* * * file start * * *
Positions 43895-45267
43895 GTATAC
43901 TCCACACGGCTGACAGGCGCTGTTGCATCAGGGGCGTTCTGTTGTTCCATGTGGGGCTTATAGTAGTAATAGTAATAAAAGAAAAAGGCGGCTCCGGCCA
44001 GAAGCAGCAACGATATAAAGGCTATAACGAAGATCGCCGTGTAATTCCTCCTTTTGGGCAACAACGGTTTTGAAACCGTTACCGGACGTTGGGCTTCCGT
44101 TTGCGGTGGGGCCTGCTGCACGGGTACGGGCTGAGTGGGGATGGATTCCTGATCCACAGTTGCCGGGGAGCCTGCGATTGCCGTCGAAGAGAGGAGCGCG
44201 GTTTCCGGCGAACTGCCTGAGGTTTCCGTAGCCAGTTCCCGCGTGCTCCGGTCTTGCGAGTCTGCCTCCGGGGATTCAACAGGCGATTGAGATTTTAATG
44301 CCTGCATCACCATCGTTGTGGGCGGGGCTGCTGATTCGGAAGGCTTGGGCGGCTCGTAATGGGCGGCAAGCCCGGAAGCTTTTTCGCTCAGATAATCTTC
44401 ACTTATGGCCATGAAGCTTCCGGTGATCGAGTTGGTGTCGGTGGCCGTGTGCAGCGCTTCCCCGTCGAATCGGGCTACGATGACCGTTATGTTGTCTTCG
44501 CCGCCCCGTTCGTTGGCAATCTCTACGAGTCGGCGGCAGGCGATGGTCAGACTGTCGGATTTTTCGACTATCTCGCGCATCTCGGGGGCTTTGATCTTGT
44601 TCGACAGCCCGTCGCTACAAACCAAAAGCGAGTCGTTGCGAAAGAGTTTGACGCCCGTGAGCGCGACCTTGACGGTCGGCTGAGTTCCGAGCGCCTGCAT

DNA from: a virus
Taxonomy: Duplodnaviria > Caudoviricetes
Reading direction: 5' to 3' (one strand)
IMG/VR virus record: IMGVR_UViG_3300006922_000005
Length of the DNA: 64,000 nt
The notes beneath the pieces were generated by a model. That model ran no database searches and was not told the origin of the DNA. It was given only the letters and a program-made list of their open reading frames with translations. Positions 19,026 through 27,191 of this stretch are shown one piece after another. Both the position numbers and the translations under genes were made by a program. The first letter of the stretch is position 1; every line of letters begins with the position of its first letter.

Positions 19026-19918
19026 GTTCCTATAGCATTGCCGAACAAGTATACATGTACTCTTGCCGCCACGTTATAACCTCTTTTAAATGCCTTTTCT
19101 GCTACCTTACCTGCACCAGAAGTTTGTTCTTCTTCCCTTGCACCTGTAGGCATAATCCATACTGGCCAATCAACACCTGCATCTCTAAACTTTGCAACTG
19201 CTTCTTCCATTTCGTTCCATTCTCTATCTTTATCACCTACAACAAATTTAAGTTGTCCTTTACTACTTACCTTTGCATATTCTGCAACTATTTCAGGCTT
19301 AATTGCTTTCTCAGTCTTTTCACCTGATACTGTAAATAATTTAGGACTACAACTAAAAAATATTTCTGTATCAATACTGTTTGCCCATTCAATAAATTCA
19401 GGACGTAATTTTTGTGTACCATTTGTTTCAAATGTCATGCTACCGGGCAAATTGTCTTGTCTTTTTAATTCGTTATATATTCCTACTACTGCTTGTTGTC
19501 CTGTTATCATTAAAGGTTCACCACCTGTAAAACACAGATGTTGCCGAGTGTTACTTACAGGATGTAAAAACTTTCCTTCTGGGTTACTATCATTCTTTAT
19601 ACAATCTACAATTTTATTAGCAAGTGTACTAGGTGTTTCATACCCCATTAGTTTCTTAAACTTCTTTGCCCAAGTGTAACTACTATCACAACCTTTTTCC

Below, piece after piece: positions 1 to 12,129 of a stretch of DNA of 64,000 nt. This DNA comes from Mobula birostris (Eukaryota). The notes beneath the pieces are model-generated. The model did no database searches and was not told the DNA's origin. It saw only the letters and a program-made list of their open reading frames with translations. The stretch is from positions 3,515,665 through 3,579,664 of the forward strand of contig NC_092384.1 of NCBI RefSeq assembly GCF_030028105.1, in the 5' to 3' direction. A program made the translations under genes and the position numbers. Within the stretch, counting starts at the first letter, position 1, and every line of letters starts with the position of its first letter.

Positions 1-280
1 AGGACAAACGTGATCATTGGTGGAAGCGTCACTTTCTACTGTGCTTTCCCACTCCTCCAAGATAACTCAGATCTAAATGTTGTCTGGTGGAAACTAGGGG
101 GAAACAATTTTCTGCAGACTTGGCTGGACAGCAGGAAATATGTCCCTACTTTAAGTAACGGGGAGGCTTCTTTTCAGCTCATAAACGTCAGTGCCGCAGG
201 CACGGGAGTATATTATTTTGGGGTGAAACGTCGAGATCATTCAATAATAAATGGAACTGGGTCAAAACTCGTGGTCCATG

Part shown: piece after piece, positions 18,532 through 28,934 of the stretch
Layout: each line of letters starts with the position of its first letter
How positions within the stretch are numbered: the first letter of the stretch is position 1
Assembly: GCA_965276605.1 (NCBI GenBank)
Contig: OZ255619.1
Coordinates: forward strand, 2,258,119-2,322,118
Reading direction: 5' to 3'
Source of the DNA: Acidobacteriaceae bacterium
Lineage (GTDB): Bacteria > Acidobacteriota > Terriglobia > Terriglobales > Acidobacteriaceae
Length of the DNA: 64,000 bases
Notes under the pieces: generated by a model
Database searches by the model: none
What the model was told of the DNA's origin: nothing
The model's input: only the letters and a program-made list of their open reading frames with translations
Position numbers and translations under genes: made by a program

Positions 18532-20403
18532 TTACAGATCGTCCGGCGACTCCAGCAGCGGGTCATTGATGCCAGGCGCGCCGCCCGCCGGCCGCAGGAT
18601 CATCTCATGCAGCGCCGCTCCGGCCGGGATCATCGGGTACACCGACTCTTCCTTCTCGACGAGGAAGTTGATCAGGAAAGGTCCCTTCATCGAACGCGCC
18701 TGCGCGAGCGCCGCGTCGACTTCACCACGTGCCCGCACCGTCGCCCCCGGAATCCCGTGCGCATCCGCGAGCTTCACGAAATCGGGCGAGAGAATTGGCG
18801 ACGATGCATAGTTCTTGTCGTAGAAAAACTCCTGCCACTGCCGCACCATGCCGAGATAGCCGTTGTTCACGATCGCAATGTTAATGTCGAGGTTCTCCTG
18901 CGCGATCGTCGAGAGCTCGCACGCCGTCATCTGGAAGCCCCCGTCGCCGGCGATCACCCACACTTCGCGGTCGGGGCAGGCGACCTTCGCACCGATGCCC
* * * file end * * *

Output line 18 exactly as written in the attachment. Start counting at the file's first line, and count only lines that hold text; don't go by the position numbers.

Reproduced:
19026 GTTCCTATAGCATTGCCGAACAAGTATACATGTACTCTTGCCGCCACGTTATAACCTCTTTTAAATGCCTTTTCT